|Publication number||US6228293 B1|
|Application number||US 09/138,321|
|Publication date||May 8, 2001|
|Filing date||Aug 24, 1998|
|Priority date||Aug 22, 1997|
|Also published as||DE19736560A1, DE19736560C2, EP0899251A1, EP0899251B1|
|Publication number||09138321, 138321, US 6228293 B1, US 6228293B1, US-B1-6228293, US6228293 B1, US6228293B1|
|Inventors||Jochen Kriegsmann, Rolf Meistring, Nicole Neumann, Reinhard Nixdorf|
|Original Assignee||Daimlerchrysler Ag|
|Export Citation||BiBTeX, EndNote, RefMan|
|Patent Citations (10), Non-Patent Citations (1), Referenced by (53), Classifications (25), Legal Events (8)|
|External Links: USPTO, USPTO Assignment, Espacenet|
This application claims the priority of German Application No. 197 36 560.4, filed Aug. 22, 1997, the disclosure of which is expressly incorporated by reference herein.
The invention relates to a process for producing a body having a porous matrix from at least one recrystallized material, by shaping a raw material batch which contains a raw material powder and then sintering. The invention also relates to a body which can be produced by the process. The invention further relates to a process for producing a fiber-reinforced body having a porous matrix and to a body which can be produced according to the process.
Sintered silicon carbide (SSiC) is obtained from compact grained SiC particles with sintering additives for activation and carbon additives for dense sintering. Additives may be, for example, additions of boron and carbon or aluminum and carbon. A batch of raw material is shaped producing a green body, and the green body is sintered without pressure at approximately 2,000° C. A dense product with more than 96% theoretical density is obtained. However, densification during sintering results in shrinkage.
Recrystallized materials, such as recrystallized silicon carbide (RSiC) and recrystallized boron carbide (RB4C) are generally known. Recrystallized aluminum nitride (RAlN), recrystallized titanium carbide (RTiC) and recrystallized boron nitride (RBN) are also known. They are generally obtained by sintering batches of raw material which contain raw material particles and optionally additional substances.
Recrystallized silicon carbide is the best known recrystallized material. In comparison to conventional SSiC, it advantageously does not shrink during sintering. Recrystallized silicon carbide is obtained by sintering silicon carbide particles, preferably with bimodal grain distributions. Processes of this type are known from U.S. Pat. No. 2,964,823, German Patent Document DE-OS 2 837 900 and German Patent Document DE 31 49 796. The average particle size of the coarse grain is on the order of about 100 μm. The size of the fine grain is approximately 1.5 to 8 μm. These particles are sintered to a porous body at temperatures of above 2,000° C. No sintering additives are required. The sintering mechanism is known. The presence of free carbon is harmful to the consolidation of the structure because it hinders or even prevents the sintering mechanism. No densification takes place during sintering and no shrinkage. A pure undensified porous silicon carbide is obtained.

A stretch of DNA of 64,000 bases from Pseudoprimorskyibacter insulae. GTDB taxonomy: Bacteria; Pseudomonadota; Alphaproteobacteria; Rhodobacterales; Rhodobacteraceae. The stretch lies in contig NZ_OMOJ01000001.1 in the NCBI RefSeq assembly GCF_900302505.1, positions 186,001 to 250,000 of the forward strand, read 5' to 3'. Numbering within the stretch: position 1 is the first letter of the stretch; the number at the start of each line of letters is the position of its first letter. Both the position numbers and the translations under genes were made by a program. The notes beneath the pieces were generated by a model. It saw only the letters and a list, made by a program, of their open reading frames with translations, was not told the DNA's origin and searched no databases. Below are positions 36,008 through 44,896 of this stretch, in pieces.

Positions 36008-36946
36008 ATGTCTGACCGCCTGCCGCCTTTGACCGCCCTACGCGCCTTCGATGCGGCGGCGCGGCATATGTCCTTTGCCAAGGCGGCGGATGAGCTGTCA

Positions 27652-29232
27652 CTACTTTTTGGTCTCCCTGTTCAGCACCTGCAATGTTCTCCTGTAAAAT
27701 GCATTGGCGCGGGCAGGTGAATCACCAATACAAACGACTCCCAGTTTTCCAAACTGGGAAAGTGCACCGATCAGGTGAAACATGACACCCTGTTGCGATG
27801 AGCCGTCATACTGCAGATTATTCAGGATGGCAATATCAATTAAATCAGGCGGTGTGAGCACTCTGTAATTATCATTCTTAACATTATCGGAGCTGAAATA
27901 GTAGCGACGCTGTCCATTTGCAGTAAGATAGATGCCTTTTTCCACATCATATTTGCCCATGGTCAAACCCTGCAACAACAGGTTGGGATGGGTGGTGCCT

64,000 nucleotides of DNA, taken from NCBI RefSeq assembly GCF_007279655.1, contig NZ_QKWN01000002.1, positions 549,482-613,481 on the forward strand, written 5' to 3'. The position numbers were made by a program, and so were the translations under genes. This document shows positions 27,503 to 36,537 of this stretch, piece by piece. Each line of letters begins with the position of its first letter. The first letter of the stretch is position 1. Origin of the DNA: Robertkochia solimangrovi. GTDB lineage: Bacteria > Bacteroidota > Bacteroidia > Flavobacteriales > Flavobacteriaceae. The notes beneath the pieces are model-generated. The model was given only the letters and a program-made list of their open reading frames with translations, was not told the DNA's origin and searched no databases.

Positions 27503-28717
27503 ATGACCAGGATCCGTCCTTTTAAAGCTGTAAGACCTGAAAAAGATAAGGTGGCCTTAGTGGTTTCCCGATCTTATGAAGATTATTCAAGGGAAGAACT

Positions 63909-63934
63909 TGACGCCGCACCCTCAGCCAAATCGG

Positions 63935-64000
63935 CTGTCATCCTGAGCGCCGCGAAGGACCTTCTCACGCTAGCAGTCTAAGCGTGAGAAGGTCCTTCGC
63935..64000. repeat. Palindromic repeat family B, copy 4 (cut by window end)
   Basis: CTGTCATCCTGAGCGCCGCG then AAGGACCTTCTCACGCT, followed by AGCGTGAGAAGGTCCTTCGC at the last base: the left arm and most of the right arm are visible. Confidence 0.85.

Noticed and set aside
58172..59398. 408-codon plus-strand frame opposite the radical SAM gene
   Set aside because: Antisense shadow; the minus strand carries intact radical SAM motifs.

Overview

Silicon carbide is a constituent of fiber-reinforced ceramics, which are preferably produced by the polymer route, by chemical vapor infiltration (CVI) or by liquid silicating. During liquid silicating of fiber-reinforced ceramics, a carbon matrix in contact with liquid silicon is converted to silicon carbide. The carbon matrix to be converted is normally produced by the pyrolysis of resins with a high carbon yield.
The production of fiber-reinforced ceramics by silicating C-matrices—mainly carbon-fiber-reinforced matrices—is known per se. Fibers are mixed with the resin, and optionally with additional substances, shaped and hardened. A resulting green compact is pyrolized. A porous fiber-reinforced silicated carbon body results.
Three problems are usually encountered in the process. First, an irregular pore distribution is usually observed, and very large pores or gaps are formed. During liquid silicating, silicon will fill the pores and remain. Remaining silicon can not be converted to silicon carbide.
Second, the resin which supplies carbon creates relatively massive irregular carbon matrix regions. During the reaction with liquid silicon, a silicon carbide layer forms on the surface around larger C-regions. The resulting approximately 5-10 μm thick boundary layer prevents further conversion of the carbon enclosed by it. Conversion is only possible by way of diffusion processes over the boundary layer. If it takes place at all, it takes place very slowly. The carbon is therefore not completely converted.
Third, the resulting pore structure is not continuously open, or pore ducts may be closed by the converting reaction. Regions therefore exist into which liquid silicon cannot penetrate. In this case, no conversion of the carbon matrix can take place.